[taxon report][distribution map][all photos][line drawing]
(Wright's marsh thistle)
Scientific Name: Cirsium wrightii A. Gray
Vernacular Name: Wright's marsh thistle
R-E-D Code: 3-2-1
Description: Robust biennial or monocarpic perennial; stem strict, 1-2.5 m tall; basal leaves ample, succulent, 30 cm or more long, sinuate or pinnatifid, weakly prickly with short black spines, nearly glabrous, the thin weblike wool tardily deciduous; stem leaves similar, sessile, strongly decurrent, gradually reduced in size up the stem; heads terminating thin branches in naked panicles, hemispherical, 2-3 cm across; phyllaries small, somewhat glandular with papillose projections on upper surface; outer phyllaries subulate, cuspidate-tipped; corollas white or pink; style tips about 3 mm long. Flowers August to October.
Similar Species: Cirsium wrightii differs from C. texanum in being an obligate wetland species with nearly glabrous leaves and stem and thick succulent leaves. It is tall (up to 2.5 m), and has a strict growth form.
Distribution: New Mexico, Eddy, Chaves, Guadalupe, Otero, Sierra, and Socorro counties, extant in Sacramento Mountains, lower Pecos River valley, and Alamosa Springs in Socorro County; adjacent Texas; Mexico, Chihuahua.
Habitat: Wet, alkaline soils in spring seeps and marshy edges of streams and ponds; 1,130-2,600 m (3,450-8,500 ft).
Remarks: The type location for this species is, "Around springs near San Bernardino, on the borders of New Mexico and Sonora, Oct." This appears to be a location in Cochise County, Arizona, but this taxon has not been relocated in that county. An old specimen collected at Lake Valley in southern Sierra County is stored at the U.S. National Herbarium. Suitable spring seeps no longer occur there and this population also is likely extirpated. Known extant populations are widely disjunct. The thistles at Rattlesnake Springs (Carlsbad Caverns National Park) show characteristics that are intermediate between Cirsium wrightii and C. texanum, but this population blooms in May rather than in August through October as do typical C. wrightii. It sometimes occurs with the threatened Cirsium vinaceum in the Sacramento Mountains where a few hybrids between these rare taxa have been observed. It also occasionally occurs with the threatened Helianthus paradoxus in the Pecos River valley.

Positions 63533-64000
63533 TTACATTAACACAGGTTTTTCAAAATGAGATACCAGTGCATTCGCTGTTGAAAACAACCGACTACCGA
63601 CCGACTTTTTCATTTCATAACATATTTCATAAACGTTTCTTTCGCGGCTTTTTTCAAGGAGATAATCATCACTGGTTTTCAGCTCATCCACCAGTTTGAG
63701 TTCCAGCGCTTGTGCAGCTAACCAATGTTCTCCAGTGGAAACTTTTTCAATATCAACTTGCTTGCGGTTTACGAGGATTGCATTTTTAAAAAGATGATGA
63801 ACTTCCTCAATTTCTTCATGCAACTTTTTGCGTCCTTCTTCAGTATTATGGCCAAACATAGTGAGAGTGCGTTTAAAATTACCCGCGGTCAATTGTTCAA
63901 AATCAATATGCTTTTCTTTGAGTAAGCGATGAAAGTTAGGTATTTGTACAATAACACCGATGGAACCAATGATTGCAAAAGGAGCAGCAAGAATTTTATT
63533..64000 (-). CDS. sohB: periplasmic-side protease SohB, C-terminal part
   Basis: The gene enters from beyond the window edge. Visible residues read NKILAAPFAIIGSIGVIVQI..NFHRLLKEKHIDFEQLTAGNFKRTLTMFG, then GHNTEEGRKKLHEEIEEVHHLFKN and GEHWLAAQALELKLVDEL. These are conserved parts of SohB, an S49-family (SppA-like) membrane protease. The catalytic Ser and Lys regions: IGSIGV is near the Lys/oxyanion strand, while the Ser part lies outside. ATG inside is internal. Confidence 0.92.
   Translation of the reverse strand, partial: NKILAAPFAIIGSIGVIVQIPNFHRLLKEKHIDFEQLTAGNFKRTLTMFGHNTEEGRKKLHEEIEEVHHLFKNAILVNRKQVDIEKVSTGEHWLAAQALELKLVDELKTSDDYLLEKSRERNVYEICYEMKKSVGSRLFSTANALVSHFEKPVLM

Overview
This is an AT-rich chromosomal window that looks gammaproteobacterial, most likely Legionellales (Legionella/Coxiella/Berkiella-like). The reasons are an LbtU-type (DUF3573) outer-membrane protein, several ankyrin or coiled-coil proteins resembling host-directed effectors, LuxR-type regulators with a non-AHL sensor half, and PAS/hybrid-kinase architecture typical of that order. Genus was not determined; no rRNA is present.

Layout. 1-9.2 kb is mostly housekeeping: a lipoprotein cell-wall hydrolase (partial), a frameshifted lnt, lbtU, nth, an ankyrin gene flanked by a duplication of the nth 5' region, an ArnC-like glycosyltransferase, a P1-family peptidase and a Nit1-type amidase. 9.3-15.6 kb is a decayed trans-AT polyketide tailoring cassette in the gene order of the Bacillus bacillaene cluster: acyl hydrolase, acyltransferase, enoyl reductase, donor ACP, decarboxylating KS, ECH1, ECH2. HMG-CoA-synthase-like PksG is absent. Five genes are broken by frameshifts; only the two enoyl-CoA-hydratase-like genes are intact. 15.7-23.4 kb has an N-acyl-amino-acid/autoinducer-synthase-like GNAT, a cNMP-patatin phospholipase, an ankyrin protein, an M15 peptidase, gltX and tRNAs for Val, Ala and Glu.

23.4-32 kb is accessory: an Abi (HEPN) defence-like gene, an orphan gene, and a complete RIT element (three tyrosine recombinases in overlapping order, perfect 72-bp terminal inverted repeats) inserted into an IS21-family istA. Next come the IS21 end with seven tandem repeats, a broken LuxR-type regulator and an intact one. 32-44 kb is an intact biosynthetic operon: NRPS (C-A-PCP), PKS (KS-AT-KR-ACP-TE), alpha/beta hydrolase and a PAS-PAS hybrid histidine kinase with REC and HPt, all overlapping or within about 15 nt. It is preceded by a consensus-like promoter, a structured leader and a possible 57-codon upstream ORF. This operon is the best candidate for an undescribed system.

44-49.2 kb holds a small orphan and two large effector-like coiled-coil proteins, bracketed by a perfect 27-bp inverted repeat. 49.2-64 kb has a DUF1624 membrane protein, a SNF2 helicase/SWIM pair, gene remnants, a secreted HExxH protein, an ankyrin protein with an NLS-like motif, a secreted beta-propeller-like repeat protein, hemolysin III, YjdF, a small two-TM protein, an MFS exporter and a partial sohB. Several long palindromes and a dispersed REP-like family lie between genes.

Bob Sivinski reported a new population in 2005 at Alamosa Springs just west of Monticello Box in southwestern Socorro County and another new population in 2009 at Blue Spring in south-central Eddy County.
Conservation Considerations: Desert springs and cienegas are susceptible to drying-up or being diverted. Populations in the city of Roswell, Chavez County, at Lake Valley, Sierra County, and at San Bernardino Cienega in Arizona appear to be extirpated. Introduction of insects as biological control for weedy thistles may pose a grave hazard for non-weedy thistle species. The effects of fire and livestock grazing on this species have not been studied.
Important Literature (*Illustration):
Gray, A. 1853. Plantae Wrightianae 2:101. [Original description]
Gray, A. 1874. Proceedings of the American Academy of Science 10:41.
Kearney, T.H. and R.H. Peebles. 1951. Arizona Flora. University of California Press, Berkeley.
Martin, W.C. and C.R. Hutchins. 1980. A flora of New Mexico, vols. 1-2. J. Cramer, Vaduz.
Sivinski, R.C. 1996. Wright's marsh thistle, Cirsium wrightii. Section 6 progress report, segment 10, for U.S. Fish and Wildlife Service, New Mexico Ecological Services Field Office, Albuquerque.
Information Compiled By:
Patricia Barlow-Irick, 1999; last updated 2009